The Institute of Bankers (IoB) in Malawi has emphasised the need to revisit regulations targeting the banking sector in the country, if it is to thrive amid the Covid-19 pandemic.
Speaking at the opening of the bankers’ conference, IoB Chairperson, Zandile Shaba, said Covid-19 has gripped the economy that many businesses woke up to the realisation that they were considered non-essential.
She said the uncertainty on the possibility of ending the pandemic jolts the sector to the reality that technology holds the key as a defining tool in banks’ efforts to create value for all stakeholders.
“Things have changed, therefore, we need to change. Some of the changes needed to navigate the new reality may require a change in regulations, accounting practices and many more. Our request to the central bank is to assist in rising awareness on remote access of banking services,” Shaba said.
Reserve Bank of Malawi Governor, Wilson Banda, said the crisis has seen authorities and banks steer through uncharted waters and adopted unconventional business models.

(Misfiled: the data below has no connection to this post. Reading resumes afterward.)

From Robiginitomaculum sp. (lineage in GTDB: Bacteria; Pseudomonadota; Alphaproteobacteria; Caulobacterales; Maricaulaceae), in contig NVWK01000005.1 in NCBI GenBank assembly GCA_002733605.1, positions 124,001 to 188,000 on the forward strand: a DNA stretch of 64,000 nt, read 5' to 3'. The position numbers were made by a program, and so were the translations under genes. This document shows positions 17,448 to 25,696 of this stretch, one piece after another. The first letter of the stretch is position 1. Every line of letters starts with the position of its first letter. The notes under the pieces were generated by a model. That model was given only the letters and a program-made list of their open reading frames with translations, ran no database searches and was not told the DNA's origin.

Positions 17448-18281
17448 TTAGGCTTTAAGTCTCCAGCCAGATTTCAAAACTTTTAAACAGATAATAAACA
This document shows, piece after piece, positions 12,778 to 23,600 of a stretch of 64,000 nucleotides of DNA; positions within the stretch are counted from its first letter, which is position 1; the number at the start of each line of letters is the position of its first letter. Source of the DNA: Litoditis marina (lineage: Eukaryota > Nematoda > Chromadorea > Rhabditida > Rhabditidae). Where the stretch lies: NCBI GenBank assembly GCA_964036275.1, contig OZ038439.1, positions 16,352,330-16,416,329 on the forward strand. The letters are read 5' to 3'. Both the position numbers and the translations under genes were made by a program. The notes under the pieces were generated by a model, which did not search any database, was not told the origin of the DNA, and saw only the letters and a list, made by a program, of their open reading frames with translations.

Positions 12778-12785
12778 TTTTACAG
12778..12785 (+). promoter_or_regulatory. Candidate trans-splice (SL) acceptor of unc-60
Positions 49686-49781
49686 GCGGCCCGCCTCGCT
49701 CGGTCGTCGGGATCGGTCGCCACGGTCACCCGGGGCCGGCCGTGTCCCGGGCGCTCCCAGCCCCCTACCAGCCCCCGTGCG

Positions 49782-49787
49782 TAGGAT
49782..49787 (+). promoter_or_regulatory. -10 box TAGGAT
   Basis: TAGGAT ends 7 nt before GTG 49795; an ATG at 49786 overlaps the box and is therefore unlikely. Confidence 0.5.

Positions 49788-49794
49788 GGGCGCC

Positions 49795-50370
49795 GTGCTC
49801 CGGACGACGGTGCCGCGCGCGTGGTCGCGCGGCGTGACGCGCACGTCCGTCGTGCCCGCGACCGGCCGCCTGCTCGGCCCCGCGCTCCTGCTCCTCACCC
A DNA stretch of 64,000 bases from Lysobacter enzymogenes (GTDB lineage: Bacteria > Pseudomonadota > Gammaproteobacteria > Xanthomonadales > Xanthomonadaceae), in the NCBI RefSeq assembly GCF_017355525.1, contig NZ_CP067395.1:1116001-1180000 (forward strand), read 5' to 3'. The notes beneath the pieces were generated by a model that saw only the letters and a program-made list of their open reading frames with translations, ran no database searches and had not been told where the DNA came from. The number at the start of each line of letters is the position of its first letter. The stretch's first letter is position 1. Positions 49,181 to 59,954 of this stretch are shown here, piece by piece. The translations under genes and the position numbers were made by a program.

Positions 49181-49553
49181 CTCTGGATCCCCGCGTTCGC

He said the responses have included policy rate cuts, review of liquidity requirements, loan restructuring, and review of fees on digital platforms.
“All these have been deliberately aimed at remedying the impact of the health risk on the banking sector. The ultimate objective is that banks should continue to avail credit to the common man amidst this unfriendly environment.
“The low rate of adaptability of digital banking products is a challenge that we need to solve collectively. The drive to digital channels has also come with increased cyber security risk and attempted frauds on unsuspecting customers. This phenomenon has of course caught a few banks off-guard,” Banda said.
He added that: “we are headed into the future which by nature is uncertain; there are some questions that ought to be asked and addressed by us all, in the journey to survival.”